Consideration of issues arising under the Supremacy Clause “start[s] with the assumption that the historic police powers of the States [are] not to be superseded by … Federal Act unless that [is] the clear and manifest purpose of Congress.”Accordingly, “ ‘[t]he purpose of Congress is the ultimate touchstone’ “ of pre-emption analysis.

Congress’ intent may be “explicitly stated in the statute’s language or implicitly contained in its structure and purpose.”In the absence of an express congressional command, state law is pre-empted if that law actually conflicts with federal law, or if federal law so thoroughly occupies a legislative field “ ‘as to make reasonable the inference that Congress left no room for the States to supplement it.’ “


Cipollone, 505 U.S. at 516 (citations omitted). Only if a court determines that a federal law does not explicitly preempt a state law will the court analyze whether it implicitly does so. Freightliner, 514 U.S. at 287-89;see generally Geier, 529 U.S. 861, 120 S.Ct. 1913, 146 L.Ed.2d 914.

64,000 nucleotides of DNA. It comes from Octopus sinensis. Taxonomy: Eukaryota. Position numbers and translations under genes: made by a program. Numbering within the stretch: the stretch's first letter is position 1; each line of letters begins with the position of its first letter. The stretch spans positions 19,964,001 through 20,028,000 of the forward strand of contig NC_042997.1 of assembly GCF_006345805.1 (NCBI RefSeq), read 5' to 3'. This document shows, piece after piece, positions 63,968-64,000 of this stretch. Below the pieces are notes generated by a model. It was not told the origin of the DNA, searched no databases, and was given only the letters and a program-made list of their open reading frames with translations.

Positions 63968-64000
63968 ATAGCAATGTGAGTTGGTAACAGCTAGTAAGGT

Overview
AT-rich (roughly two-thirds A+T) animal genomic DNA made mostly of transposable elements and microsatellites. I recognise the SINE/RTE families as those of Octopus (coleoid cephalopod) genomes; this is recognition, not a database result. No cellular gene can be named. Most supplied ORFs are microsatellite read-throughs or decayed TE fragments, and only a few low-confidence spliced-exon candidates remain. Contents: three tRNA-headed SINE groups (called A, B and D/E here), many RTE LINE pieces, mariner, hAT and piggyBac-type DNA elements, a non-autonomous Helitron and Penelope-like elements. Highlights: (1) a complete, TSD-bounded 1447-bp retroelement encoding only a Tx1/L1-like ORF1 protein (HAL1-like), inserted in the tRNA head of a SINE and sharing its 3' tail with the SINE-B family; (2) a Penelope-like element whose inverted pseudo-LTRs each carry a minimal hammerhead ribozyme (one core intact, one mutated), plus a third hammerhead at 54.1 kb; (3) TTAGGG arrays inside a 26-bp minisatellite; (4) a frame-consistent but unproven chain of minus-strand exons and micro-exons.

a. Express Preemption


16 The MotorCarrier Act contains an express preemption clause:

(a) Preemption after decision.-A State may not enforce a State law or regulation on commercial motor vehicle safety that the Secretary of Transportation decides under this section may not be enforced.


49 U.S.C. §  31141(a). The Secretary of Transportation is also directed to minimize the unnecessary preemption of state laws in prescribing new regulations. 49 U.S.C. §  31136(c)(2)(B). These appear to be the only statements about preemption in the MotorCarrier Act. As there is nothing in the record to indicate that the Secretary of Transportation has made any decision regarding any Oklahoma law or regulation pertaining to commercial motor vehicle safety, there is no express preemption.



b. Implied Preemption


17 The Court of Civil Appeals relied on Cipollone to conclude that the existence of express preemption language in the MotorCarrier Act precluded any possibility of implied preemption. We agree with Plaintiff that the Court of Civil Appeals erred in so holding. While Cipollone reasonably implied such a conclusion, 505 U.S. at 517, that inference was later rejected in Freightliner, 514 U.S. at 287-89. We must, therefore, consider whether the MotorCarrier Act impliedly preempts Oklahoma’s law.


18 In Freightliner, the Supreme Court described the principles of implied preemption: